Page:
21. Queer Eye
There are countless makeover, self-help, cooking, fashion, and design shows, but Queer Eye sets itself apart from the pack by being exactly what its tagline says: it’s more than a makeover. Each episode finds the “Fab Five” — Jonathan Van Ness (grooming expert), Karamo Brown (culture and lifestyle expert), Tan France (fashion expert), Bobby Berk (design expert), and Antoni Porowski (food and wine expert) — entering the lives of the episode’s “hero” and imparting them with knowledge and tools on how to be their best selves. While other shows tend to make a spectacle of the participant and frame their differences and struggles as oddities and entertainment, Queer Eye embraces everyone and celebrates what makes them unique.
Unlike the show’s previous incarnation, Queer Eye for the Straight Guy, Queer Eye features heroes of all genders, sexualities, races, ethnicities, and abilities. The show also makes a point to make sure the knowledge and tools the Fab Five demonstrate are accessible for the hero they are working with. In season one, episode five (Camp Rules), Tan France takes the episode’s hero, Bobby, a father of six on a budget, to buy new clothes at Target. Tan shows him how to be fashionable with what he can afford and manage. Every episode keeps the heroes lives in mind, which makes the show genuine, heartwarming, and uplifting. —Brian Acunis
GLOW redefined how we think about heroes and villains by setting up their story as one exactly about heroes and villains – at least when it came to the wrestling ring. For a show about female friendship, GLOW begins at the end of one. Betrayal and jealously exists at the heart of the riff between Ruth (Alison Brie) and Debbie (Betty Gilpin), setting up their roles as the hero and the villain in the ring perfectly. By clearly defining their roles as Liberty Bell and Zoya, the show is able to work within those tropes to strip down to the real complicated human emotions that exist in any relationship.
Beyond the first season, the show continues even further in breaking down those lines between friend, foe, and frenemy, and expands to a show that incorporates a lot of different female friendships and relationships. GLOW also doesn’t shy away from the unfortunate stereotypes that occur in wrestling, from Tamme’s Welfare Queen persona to Arthie’s Beirut the Mad Bomber. Those stereotypes start to break away in seasons two and three as the women continuously take even more control over the stories they tell in the ring. As the show ends with its fourth season next year, its consistency and focus on the breakdown and reconciliation between friends is where GLOW truly shines. —Katey Stoetzel
19. Crazy Ex-Girlfriend
You could go on and on about how much ground Crazy Ex-Girlfriend broke, or just how many societal norms it challenged on a weekly basis. Series co-creator Rachel Bloom played anti-heroine Rebecca Bunch, a seemingly successful lawyer living in New York who decided to completely abandon her life and career and move to West Covina, California (only two hours from the beach!) in an effort to win back Josh Chan (Vincent Rodriguez III), the high school boyfriend she dated for two months. Really.
Bloom shares far more than initials with the woman she plays, with Crazy Ex-Girlfriend addressing mental health issues such as depression, anxiety, and personality disorders. Oh, it also had a tendency to casually and sensitively mention privilege, race, and frankly portray female sexuality, often during the show’s numerous, often deceptively cheerful musical numbers. Even if you could never get behind most – or really any – of Rebecca’s decisions much of the time, you couldn’t help rooting for her, even when she was at her lowest, not to mention the many times she pulled herself up in an effort to overcome what was always her most formidable obstacle: herself. —Andrea Thompson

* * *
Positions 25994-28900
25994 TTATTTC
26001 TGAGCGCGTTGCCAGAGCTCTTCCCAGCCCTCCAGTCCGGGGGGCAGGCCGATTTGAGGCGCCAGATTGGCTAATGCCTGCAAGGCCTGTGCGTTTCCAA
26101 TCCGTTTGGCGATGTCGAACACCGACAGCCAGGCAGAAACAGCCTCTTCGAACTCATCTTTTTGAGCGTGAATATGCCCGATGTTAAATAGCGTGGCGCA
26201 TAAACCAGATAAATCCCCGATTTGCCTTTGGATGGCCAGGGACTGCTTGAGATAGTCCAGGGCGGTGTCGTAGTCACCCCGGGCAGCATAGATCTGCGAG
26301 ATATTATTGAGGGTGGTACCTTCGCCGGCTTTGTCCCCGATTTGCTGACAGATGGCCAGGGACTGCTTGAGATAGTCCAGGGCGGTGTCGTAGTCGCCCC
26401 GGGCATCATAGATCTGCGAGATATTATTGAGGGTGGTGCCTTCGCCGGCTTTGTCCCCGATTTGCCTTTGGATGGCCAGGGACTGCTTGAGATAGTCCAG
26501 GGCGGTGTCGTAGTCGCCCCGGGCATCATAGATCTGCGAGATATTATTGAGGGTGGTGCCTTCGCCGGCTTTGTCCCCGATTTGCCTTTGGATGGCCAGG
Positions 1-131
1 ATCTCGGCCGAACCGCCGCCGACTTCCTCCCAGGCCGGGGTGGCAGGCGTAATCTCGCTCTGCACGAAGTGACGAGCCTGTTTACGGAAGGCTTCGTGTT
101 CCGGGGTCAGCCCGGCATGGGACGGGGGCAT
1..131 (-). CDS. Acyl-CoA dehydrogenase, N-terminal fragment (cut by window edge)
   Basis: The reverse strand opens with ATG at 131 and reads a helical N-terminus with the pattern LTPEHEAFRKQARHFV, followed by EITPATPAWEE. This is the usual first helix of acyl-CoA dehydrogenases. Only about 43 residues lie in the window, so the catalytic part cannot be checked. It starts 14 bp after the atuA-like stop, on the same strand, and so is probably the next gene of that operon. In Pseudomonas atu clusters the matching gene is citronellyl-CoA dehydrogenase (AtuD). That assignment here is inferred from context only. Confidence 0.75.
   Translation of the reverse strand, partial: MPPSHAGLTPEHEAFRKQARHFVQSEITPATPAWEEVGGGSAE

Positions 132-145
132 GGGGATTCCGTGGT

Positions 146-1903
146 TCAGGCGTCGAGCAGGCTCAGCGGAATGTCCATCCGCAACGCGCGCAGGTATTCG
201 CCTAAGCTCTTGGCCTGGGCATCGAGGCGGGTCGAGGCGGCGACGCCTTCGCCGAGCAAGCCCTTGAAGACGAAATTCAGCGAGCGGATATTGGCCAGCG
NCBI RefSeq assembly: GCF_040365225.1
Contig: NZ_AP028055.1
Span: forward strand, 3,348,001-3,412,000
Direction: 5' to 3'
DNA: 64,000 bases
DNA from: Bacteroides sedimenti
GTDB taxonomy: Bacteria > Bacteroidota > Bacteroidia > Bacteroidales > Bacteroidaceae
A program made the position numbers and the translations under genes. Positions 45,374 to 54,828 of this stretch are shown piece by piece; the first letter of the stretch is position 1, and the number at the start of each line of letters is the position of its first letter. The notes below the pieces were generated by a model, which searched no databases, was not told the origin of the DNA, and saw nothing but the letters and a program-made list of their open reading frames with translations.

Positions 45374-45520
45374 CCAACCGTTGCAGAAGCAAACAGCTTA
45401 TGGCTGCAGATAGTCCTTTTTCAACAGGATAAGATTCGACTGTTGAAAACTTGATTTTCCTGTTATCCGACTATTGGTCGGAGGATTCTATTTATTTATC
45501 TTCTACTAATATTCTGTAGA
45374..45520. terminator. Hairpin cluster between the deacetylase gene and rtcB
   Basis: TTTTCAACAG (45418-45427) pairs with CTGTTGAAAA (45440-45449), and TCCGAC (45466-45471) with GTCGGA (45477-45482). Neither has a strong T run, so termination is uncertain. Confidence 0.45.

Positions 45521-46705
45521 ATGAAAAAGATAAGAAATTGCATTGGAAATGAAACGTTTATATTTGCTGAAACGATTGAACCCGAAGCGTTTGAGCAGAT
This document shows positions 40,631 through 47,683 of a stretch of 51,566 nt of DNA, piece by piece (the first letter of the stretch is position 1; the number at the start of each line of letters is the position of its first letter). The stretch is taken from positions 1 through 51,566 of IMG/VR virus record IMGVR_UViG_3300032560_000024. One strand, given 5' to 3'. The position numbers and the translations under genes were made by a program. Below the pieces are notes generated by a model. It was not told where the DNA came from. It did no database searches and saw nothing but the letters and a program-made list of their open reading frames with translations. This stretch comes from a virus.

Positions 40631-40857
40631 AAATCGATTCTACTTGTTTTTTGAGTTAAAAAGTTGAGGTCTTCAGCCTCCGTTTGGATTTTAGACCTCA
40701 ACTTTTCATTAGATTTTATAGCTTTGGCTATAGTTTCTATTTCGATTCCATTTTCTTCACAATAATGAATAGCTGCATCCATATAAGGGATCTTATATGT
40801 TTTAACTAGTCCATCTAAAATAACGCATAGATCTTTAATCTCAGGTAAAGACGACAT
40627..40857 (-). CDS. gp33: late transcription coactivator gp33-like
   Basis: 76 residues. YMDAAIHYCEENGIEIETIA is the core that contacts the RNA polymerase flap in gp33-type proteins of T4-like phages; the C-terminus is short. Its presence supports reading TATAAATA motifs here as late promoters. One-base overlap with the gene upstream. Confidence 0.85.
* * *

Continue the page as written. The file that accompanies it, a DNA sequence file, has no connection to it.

18. The Crown
Compelling and gorgeously told, with fantastic performances by Claire Foy, Vanessa Kirby and Matt Smith, The Crown delights viewers by being both intimate and telling, allowing for what seems like a never before seen look into the lives of the royals. The Crown is dramatic and glorious, keeping viewers entranced throughout its runs, even though we know how it all turns out. Even though it’s only on its second season, with a third season premiering in November, it’s safe to say that the show is one of the best out there. It is so easy to get lost in the costumes and set pieces and as you binge the show as one must, real life and the present fall away. The show definitely deserves the high praise it has earned, including the awards and accolades. —Brianna Robinson
17. Killing Eve
When I first began watching Killing Eve, I didn’t expect to be so captivated by the alluring nature of Eve (Sandra Oh) and Villanelle’s (Jodie Comer) relationship. This tale of obsession is intoxicating, but incredibly complex. The first season included twists and turns and mystery, but it always maintained its sense of intimacy. Even while hundreds of miles apart, the draw between Eve and Villanelle is incredibly strong. What makes it even better is the fact that they’re both on opposing sides of the law, though they enter into morally questionable areas quite often.
Somehow, the series manages to make them both worthy of sympathy, while working through their flaws and it’s compelling and thrilling to watch. But, there are secrets and lies at work that catapult them both into a second season brimming with even more mystery and tension. Eve and Villanelle are nemeses bound to each other by infatuation, control, and a strange sense of respect. Killing Eve’s second season must contend with Eve’s changing relationship with her husband, but the series continues to explore the nature of Eve and Villanelle’s complicated relationship with nuance. —Mae Abdulbaki